Recent reports demonstrated that centromeric chromatin specific combinations of histone modifications and the three-dimensional organization of chromosomes could also be important for recruitment of cohesion complexes to heterochromatin near sister kinetochores  . 2MeH3K9 chromatin, which is present in the inner kinetochore space between mitotic sister chromatids and in regions that flank centromeric chromatin, could be attributable to the position of CENP-A toward the poleward face of the mitotic chromosome . The decreased level of 2MeH3K9 on the flanking region of centromere chromatin by G9a KD might affect the three-dimensional organization of centromere chromosomes, resulting in the chromosomal instability we found here.
Centrosomes start to duplicate at the late G1/early S phase of the cell cycle, and two functional centrosomes are formed during G2 . If cells fail to undergo cytokinesis after DNA synthesis and the next cell cycle resumes, they might have twice the normal DNA content and centrosome number. Thus, the current data suggested that failure in cytokinesis might be an explanation for the abnormalities in chromosomal number and centrosomes in the G9a-KD cells.
G9a appears to be required for hTERT expression and telomere maintenance. SUV39H1 is also required for control telomere regulation. In mouse model, embryonic fibroblast from mice null with both Suv39h1 and Suv39h2 showed abnormal telomere elongation . Abrogation of the two HMTs resulted in loss of heterochromatic features at telomeres in embryonic stem cells and mouse embryonic fibroblasts. Our data suggested that SUV39H1 KD in cancer cells have shorter telomeres. The reasons why we found the shortening of the telomeres in SUV39KD cells by contrast to the previously results might be due to the cell types studied (i.e. normal cells versus cancer cells), since telomere function was generally aberrantly regulated in cancer cells . Further studies need to address the mechanistic links between G9a, SUV39H1 and chromosomal/telomere structures as well as hTERT expression in cancer cells. It also might be interesting to see whether the individual effects of G9a and SUV39H1 are cooperative when they are both depleted, and whether reintroduction of the two HMTs reverts the phenotype. Nevertheless, targeting these histone methyltransferases could be of therapeutic benefit in cancer treatments.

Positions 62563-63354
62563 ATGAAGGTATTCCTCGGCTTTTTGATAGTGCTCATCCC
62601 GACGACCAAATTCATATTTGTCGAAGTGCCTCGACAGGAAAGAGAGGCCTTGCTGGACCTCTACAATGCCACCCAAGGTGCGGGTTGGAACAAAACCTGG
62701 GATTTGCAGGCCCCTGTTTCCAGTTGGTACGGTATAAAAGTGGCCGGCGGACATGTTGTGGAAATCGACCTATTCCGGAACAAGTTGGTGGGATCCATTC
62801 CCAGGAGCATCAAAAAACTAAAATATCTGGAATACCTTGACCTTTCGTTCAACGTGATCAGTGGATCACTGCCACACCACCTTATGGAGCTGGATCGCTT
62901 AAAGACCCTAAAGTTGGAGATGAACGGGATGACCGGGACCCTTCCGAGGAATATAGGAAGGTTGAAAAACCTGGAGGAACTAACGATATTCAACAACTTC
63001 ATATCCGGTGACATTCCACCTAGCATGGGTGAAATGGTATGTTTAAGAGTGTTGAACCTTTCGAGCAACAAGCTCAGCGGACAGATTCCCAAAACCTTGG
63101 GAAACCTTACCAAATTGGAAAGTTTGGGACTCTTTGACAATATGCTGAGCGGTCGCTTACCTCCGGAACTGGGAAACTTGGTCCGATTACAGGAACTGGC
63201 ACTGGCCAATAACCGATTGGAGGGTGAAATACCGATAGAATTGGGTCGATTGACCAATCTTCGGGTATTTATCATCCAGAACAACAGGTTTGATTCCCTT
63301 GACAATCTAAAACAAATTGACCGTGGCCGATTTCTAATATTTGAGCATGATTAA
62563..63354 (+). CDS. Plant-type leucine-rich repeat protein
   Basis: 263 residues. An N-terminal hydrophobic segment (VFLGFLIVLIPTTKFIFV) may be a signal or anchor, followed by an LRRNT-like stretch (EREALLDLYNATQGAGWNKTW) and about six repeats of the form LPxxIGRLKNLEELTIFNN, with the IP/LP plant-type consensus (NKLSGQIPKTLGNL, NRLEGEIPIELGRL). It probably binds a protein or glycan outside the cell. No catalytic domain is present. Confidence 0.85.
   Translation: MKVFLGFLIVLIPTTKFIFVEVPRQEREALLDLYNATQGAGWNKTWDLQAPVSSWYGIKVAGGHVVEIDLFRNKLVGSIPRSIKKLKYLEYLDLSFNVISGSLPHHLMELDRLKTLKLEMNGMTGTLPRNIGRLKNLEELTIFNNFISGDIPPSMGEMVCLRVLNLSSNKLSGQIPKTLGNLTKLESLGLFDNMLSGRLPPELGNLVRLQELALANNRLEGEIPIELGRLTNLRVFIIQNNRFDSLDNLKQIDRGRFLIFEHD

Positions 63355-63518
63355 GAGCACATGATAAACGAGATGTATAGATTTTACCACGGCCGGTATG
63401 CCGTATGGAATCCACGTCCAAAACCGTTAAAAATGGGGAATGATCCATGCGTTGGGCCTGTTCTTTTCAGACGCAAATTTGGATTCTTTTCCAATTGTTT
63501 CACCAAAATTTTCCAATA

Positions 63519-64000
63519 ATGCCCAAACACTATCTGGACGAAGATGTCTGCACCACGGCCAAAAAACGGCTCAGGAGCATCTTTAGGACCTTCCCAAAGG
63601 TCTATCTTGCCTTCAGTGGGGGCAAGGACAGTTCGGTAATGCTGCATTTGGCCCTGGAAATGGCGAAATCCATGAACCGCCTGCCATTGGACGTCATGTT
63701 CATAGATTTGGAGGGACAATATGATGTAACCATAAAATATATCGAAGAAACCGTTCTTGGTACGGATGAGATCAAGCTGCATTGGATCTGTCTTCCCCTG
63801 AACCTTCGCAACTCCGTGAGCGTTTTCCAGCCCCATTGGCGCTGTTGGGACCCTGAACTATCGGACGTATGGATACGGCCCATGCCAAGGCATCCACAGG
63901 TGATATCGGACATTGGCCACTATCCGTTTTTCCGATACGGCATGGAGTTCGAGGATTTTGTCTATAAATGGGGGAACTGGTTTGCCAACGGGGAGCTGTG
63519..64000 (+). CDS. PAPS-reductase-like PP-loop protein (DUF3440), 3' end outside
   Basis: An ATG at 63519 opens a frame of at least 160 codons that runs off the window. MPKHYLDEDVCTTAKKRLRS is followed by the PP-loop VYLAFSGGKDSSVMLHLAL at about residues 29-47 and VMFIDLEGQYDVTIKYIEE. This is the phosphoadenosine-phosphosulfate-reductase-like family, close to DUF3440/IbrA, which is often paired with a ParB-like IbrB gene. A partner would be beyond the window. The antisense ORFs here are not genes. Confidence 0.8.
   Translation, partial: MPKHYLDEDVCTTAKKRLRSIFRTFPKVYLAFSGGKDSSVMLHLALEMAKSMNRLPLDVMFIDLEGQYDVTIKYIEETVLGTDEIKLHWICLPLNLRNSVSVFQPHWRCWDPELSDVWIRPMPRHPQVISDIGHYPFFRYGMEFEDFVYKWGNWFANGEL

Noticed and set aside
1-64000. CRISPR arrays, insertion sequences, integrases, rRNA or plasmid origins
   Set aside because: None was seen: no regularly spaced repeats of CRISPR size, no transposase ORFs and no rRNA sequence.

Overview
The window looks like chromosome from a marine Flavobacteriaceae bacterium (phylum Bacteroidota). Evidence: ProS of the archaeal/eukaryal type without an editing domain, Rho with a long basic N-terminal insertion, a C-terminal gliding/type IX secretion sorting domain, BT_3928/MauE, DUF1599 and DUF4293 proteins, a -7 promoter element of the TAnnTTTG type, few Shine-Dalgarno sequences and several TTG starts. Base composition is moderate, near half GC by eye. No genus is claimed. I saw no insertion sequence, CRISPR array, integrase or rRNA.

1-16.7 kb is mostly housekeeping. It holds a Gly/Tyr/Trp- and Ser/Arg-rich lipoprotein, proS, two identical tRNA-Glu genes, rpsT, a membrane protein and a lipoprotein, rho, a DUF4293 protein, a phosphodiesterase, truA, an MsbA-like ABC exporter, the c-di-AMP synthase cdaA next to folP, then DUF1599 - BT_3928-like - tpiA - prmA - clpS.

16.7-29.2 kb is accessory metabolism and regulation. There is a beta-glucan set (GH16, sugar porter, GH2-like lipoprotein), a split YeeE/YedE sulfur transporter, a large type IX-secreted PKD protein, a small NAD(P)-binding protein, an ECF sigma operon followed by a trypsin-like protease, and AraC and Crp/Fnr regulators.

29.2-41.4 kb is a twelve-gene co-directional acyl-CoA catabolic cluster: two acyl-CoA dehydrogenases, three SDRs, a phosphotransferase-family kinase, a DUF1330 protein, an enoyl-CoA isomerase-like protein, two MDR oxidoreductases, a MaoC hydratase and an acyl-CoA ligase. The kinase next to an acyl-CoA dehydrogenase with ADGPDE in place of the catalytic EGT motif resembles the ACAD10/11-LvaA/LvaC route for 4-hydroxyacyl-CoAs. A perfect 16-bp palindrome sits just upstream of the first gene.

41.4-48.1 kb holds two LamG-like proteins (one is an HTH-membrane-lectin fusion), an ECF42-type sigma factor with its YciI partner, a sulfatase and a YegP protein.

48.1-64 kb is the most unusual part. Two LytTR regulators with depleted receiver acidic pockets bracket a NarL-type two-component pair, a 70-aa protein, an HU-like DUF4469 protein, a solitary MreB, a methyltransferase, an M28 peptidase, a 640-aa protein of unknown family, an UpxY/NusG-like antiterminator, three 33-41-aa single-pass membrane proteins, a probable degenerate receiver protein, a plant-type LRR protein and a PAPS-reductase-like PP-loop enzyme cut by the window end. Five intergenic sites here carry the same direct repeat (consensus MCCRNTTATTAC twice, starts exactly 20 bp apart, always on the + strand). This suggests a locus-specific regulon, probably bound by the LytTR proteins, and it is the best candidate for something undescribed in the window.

Downregulation of G9a methyltransferase in MCF7 and H1299 cell lines. A, Real-time PCR shows that shRNA interference effectively downregulates G9a in MCF7 and H1299. Error bars in real-time PCR indicate standard deviation of the expression in 3 independently isolated clones. B, FACS analyses showing DNA content is increased 1.5–2 times in the G9a-KD cells compared to the mock control in an isolated clone. Increased DNA content was observed in two independently-isolated clones (data not shown). C, karyotype analyses showed small and increased chromosomes in both MCF7-G9a-KD and H11299-G9a-KD cell lines. D, Centrosomes were detected using an antibody against γ-tubulin. In the control cells, 1–2 centrosomes appearing as point-like structures are seen. Abnormal centrosome morphology and number are observed in around 20% of the G9a-KD cells.
(2.67 MB EPS)
Summary of the primers
(0.04 MB DOC)
List of up-regulated and down-regulated genes in G9a-KD or SUV39H1-KD
(0.05 MB DOC)
Conceived and designed the experiments: JI YK. Performed the experiments: LS YK SA YB BH. Analyzed the data: JI YK YS. Contributed reagents/materials/analysis tools: JI YK. Wrote the paper: JI YK.
- 1. Jenuwein T, Allis CD (2001) Translating the histone code. Science 293: 1074–1080.
- 2. Peters AH, O'Carroll D, Scherthan H, Mechtler K, Sauer S, et al. (2001) Loss of the Suv39h histone methyltransferases impairs mammalian heterochromatin and genome stability. Cell 107: 323–337.
- 3. Tachibana M, Sugimoto K, Fukushima T, Shinkai Y (2001) Set domain-containing protein, G9a, is a novel lysine-preferring mammalian histone methyltransferase with hyperactivity and specific selectivity to lysines 9 and 27 of histone H3. J Biol Chem 276: 25309–25317.
- 4. Schultz DC, Ayyanathan K, Negorev D, Maul GG, Rauscher FJ 3rd (2002) SETDB1: a novel KAP-1-associated histone H3, lysine 9-specific methyltransferase that contributes to HP1-mediated silencing of euchromatic genes by KRAB zinc-finger proteins. Genes Dev 16: 919–932.